Historama, November 29

A young partisan’s tragic end and difficulties in Russian spelling are in the spotlight of tonight’s Historama.

­Nazis torture young Soviet partisan to death

On this day in 1941, an 18-year-old partisan girl named Zoya Kosmodemyanskya was tortured and hung by the Nazis.

Read more about Zoya on Russiapedia

The invaders came within 60 kilometers of Moscow, and Zoya was part of a specially selected group of 20 young adults on missions behind German lines.

Only three succeeded in their mission – and only one returned alive.

Zoya was caught after burning down several houses and horse stables.

She was later named a “Hero of the Soviet Union.”

Read more on this event in Russia history

­Russia sinks in spelling mess

On this day in 1783, the Russian language got a bit more confusing.

The letter “ё” was introduced to replace the combination of “e” “o.”

The two dots over the top of the letter are often omitted, leading to various misunderstandings.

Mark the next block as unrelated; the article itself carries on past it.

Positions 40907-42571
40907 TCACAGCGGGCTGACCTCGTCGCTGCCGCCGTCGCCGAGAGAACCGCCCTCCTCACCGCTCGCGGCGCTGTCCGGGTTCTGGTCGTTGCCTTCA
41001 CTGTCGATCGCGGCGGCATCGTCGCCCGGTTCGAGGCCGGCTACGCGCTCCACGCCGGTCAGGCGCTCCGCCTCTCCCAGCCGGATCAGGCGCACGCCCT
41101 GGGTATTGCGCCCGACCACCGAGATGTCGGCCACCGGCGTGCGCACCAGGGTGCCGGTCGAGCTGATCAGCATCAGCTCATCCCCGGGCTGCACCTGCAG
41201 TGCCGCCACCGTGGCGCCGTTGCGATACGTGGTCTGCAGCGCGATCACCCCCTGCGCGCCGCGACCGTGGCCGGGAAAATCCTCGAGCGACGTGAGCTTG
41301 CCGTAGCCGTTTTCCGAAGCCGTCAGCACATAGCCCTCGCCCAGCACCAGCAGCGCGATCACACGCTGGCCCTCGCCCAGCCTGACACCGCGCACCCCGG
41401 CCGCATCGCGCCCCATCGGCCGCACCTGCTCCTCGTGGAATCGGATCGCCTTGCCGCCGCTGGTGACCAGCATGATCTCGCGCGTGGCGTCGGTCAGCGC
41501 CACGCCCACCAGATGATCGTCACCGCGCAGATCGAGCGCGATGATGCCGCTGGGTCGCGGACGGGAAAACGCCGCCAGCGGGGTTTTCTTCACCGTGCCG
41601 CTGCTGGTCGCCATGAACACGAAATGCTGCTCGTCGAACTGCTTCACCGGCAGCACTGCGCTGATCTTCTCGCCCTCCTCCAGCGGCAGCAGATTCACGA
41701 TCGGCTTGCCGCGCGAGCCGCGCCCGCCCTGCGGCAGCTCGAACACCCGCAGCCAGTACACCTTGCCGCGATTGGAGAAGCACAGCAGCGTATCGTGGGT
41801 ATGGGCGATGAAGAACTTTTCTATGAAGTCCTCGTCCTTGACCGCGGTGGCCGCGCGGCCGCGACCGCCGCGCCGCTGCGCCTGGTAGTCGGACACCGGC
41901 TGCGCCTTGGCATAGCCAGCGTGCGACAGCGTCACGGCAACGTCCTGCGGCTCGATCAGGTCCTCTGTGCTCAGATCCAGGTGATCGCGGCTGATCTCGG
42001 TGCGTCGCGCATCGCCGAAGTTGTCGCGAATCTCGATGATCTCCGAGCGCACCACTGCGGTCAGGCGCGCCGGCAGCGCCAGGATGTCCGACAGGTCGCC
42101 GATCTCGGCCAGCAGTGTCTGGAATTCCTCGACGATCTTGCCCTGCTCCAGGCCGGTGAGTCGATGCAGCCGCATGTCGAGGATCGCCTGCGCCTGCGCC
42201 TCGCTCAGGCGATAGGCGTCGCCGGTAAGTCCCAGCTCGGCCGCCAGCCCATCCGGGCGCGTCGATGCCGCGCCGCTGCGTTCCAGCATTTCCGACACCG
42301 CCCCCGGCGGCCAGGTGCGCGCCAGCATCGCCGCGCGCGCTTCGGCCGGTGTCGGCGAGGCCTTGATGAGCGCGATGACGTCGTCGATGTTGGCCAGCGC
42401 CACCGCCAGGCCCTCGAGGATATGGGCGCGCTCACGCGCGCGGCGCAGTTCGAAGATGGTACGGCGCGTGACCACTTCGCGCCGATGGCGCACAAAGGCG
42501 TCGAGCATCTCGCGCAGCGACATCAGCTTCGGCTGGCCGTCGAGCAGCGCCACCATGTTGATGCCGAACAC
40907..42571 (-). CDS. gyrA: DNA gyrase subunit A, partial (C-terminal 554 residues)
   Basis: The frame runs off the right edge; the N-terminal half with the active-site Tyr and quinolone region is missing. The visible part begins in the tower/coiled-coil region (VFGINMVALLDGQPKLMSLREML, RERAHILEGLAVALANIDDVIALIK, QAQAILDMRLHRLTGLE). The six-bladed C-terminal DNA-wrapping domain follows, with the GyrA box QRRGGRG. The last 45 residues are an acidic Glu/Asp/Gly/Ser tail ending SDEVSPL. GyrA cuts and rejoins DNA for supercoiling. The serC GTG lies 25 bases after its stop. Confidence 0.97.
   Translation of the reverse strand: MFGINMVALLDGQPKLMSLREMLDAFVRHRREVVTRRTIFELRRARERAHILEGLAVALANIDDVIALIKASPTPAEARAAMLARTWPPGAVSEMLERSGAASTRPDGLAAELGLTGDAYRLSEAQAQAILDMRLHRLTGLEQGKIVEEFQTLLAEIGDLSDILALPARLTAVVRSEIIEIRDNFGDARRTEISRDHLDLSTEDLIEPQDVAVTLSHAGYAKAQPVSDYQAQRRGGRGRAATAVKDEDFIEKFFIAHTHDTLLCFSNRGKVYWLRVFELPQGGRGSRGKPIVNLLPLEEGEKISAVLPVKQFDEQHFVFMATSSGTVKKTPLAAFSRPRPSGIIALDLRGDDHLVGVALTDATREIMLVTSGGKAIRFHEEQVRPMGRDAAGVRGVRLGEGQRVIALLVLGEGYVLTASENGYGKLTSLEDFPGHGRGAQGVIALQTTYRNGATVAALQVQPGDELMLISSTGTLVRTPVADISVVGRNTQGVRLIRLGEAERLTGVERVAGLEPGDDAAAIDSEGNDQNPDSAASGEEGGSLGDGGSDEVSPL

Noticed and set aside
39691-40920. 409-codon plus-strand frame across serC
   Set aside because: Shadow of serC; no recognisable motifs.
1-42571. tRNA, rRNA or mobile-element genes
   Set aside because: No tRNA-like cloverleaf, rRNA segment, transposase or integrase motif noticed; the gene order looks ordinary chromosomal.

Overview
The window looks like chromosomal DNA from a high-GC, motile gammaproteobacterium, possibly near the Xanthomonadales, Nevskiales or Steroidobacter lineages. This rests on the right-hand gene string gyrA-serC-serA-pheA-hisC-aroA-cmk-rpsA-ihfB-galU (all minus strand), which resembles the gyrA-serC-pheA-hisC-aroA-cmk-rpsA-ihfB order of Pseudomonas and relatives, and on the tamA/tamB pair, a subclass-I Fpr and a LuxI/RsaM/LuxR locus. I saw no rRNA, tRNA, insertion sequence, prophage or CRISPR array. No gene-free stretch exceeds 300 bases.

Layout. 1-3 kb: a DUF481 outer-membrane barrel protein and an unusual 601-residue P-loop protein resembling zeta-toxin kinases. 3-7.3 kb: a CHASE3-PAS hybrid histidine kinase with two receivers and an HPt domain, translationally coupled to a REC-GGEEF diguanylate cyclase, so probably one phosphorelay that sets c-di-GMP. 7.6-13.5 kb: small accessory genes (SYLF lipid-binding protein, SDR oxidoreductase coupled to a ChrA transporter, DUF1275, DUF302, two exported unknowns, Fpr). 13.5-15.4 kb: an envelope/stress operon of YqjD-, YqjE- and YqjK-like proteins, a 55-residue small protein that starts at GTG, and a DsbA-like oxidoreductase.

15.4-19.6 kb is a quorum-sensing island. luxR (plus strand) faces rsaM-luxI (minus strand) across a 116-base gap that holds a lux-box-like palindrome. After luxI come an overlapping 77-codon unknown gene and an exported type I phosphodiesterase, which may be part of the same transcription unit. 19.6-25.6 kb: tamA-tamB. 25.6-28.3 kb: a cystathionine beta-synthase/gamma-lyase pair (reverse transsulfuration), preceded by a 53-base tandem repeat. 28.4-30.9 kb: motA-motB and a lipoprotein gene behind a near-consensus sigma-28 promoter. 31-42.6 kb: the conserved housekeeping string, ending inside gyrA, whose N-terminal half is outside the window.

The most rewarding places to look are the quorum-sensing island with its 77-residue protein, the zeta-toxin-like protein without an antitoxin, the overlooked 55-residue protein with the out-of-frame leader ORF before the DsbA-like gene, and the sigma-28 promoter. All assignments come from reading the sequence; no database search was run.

For example, one word can have two entirely different meanings, depending on whether it has “e” or “ё.”

More importantly, life can become a bureaucratic nightmare when your name is spelled differently on different documents.

­”To be or not to be?”

This day in 1971 saw a historic premier of Hamlet starring iconic poet, singer and actor, Vladimir Vysotsky.

He once revealed he had dreamt of playing the Prince of Denmark since childhood.

Vysotsky was already a cult figure, but his portrayal of Hamlet went down as the best ever in Russia.

He later wrote a famous poem about it – called “My Hamlet.”

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